Wednesday, September 5


Gallimaufry is a miscellany, a hodgepodge of things and that's what I have today. The list of future blog entries I'd like to post has now become longer than my life expectancy--seriously! So, today's entry is a melange of things, each of which I once felt warranted separate entries, probably doesn't.

Podcast Interview

Just in case you, dear readers, friends and family, have not read enough here and/or had your fill of me blabbing (and who really hasn't?) about my amazing journey around Lake Superior, there is more... Super journalist and photographer Brent Miller of Sojourn Chronicles interviewed me following the trip. I've been remiss in not mentioning it here. So, for those who did not get an email or forum announcement about the podcast, here it is. I've been told Brent did a great job of making me sound interesting. After listening, hang around Miller's site to take in some great writing and beautiful photography.

Iron Butt Rally (IRB)--11,000 miles in 11 days!

These are my people! The 2007 IRB rally ended last week. I followed it daily and absentmindedly didn't even think of going to the start and finish point (Chicago) to get a close look at these long distance riders. Sitting behind my computer screen, I read the daily ride reports and longed to be among them. Drama galore! I was particularly interested in following the solo women riders--who all did extremely well. Visit the site, read the daily reports and check out the final results. The daily reports (way too many final drive failure on the BMW R1200GS bikes??), will keep you reading to the end.

BMW F800ST (My future bike)

The June 2007 issue of Rider magazine names the BMW F800ST as the best sport tourer of 2007! Now, the October issues does another piece on this "Bavarian on a Budget," Beemer. The budget part is a joke given that the base price is $10,475. I guess for serious Beemer buyers that is considered cheap. Still, I've added some of the "must-have" items for this bike and the price leaped over $13,000--not counting taxes and those other things they tack on. I'm guessing I need a good $14,000 for a new one. My test ride on the F800ST was all good!

What worked, what didn't...

A blog on gear and equipment that helped or hindered my recent trip is probably still in the future....Here's the gist: my TourMaster Transition jacket did not work! It kept me comfy; I stayed warm, cool and dry and perhaps that's all one should ask. The color, a silver number with a tightly weave texture, got dirty way too early in the 11 day trip. By day three, I looked tacky. I spent too many evenings in a hotel, trying to clean it. A different color or taking my Kilimanjaro jacket would have be much better. I will not travel with a tripod again. I ended up mailing it back home, along with the camping gear.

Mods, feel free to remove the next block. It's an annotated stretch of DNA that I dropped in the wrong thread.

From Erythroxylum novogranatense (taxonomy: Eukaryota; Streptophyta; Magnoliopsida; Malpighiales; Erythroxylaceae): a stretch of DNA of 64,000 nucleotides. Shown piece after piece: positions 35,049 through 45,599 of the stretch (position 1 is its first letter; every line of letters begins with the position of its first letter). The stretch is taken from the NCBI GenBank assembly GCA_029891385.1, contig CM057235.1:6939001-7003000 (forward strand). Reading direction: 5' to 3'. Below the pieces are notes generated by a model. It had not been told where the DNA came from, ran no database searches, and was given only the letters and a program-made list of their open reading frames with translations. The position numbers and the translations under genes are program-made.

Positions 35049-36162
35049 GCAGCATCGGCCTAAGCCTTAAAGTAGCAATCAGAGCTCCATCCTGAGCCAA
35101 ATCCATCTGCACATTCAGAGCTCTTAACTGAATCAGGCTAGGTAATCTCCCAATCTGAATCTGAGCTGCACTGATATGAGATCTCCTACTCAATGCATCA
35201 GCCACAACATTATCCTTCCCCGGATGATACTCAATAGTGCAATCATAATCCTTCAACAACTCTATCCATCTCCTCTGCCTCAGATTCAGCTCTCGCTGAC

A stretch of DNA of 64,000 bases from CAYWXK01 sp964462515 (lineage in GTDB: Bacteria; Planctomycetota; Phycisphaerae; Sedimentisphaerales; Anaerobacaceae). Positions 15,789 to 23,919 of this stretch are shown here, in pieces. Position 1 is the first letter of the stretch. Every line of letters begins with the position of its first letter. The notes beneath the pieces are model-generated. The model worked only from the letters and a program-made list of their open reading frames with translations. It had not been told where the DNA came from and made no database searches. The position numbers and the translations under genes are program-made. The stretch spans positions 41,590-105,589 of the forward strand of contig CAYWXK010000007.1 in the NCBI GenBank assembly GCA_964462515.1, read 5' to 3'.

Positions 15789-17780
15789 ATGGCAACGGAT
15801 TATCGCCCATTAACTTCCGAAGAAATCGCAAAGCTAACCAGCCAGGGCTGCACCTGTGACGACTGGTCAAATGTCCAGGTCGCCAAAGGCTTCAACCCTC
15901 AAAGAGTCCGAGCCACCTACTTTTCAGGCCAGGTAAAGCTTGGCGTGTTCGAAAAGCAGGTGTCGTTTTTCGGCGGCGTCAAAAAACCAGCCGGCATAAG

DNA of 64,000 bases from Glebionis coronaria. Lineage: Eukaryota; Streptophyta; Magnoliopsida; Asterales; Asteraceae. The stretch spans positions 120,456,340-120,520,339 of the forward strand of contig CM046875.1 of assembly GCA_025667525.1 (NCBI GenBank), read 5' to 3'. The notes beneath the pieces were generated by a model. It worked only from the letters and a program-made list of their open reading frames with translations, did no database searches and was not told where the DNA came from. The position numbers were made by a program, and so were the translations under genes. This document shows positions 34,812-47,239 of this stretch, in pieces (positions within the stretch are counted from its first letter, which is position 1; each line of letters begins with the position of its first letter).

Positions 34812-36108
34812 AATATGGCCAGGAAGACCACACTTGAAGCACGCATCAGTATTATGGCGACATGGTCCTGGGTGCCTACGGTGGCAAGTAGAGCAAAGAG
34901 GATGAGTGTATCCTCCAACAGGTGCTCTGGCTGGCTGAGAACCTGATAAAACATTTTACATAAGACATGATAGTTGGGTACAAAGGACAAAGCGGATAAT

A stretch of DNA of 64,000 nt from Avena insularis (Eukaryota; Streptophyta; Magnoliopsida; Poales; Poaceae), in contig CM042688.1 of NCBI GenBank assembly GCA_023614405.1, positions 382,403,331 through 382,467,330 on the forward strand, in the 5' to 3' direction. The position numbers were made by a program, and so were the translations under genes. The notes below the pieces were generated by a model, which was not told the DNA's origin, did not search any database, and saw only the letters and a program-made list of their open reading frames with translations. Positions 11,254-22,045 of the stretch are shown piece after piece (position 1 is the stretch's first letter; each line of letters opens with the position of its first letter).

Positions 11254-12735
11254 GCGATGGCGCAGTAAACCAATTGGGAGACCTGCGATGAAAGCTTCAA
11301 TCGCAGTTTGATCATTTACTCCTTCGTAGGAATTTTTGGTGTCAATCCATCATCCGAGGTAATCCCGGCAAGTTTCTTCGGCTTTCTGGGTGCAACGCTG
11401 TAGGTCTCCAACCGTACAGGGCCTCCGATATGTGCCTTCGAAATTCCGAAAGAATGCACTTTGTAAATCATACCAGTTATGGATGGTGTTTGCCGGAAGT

I like camping. I don't like camping after 300 miles of riding. By the end of each day, I'd had enough of nature and the elements. By then, I've talked myself silly chatting with friendly natives. By nightfall, I need privacy, clean sheets, a toilet and very hot shower. Despite warnings to the contrary, I traveled again without hotel reservations (I mean, how am I going to know how much I want to ride on a give day?). I've learned it is best to call before 6pm--you will find a place.

Bike drop...

When you ride where sand is omnipresent, you are bound to be caught on precarious ground that requires your absolute attention at all times. But when the scenery is magnificent, your attention can be momentarily distracted, which is enough to create your own personal adventure. Once, I pulled over to take a picture and the transition from the road to the shoulder, which I'd been doing a lot on the big trip, this time was sandier than I expected. The front tired caught the edge of the road and tipped beyond center. I caught it and held on for dear life as it lowered near the ground. I held on, looking around, wondering what's next. I would have had no problem had the bike not been loaded with luggage. When I couldn't hold it any longer, couldn't upright it, I had to gently place it down. Lesson: even lightweight bikes when fully loaded are heavy. And, sand is not your friend when you're on a street bike.

Nolan 102 n-com Helmet

I love this helmet. But it cannot defy gravity! It suffered two major drops on the trip. Each one resulted from my carelessness. Placing it on the seat of the bike while removing luggage will result in a fall. It will happened each time you do this! It looks like a new helmet is in my future as I now question the integrity of this one. A third drop happened soon after I returned home.


I don't have one. I think it's a must on a motorcycle IMHO. Of course, a fuel gauge would be nice too. Don't have that either. Since getting the SV, I've only run out of gas twice. I wouldn't change one moment of my recent lake trip, but running out of gas on a remote section of the Trans Canada Hwy 17, not far from a sign that warns of night dangers below a silhouette of a mammoth moose, really isn't my idea of fun. Why I didn't take my MSR bottles of fuel is beyond me--simple-minded mistake. I love my bike, which is why I'll keep her when I get a second one. But for solo touring, I can't afford such oversights. I truly want something, like that sophisticated instrument panel on the BMW F800ST.

Well, this write up makes a small dent in cleaning off my blog shelf.

Before closing, I'd like to give a "shout out" Happy b-day to Ria B! I'd take you for a birthday ride if you were here!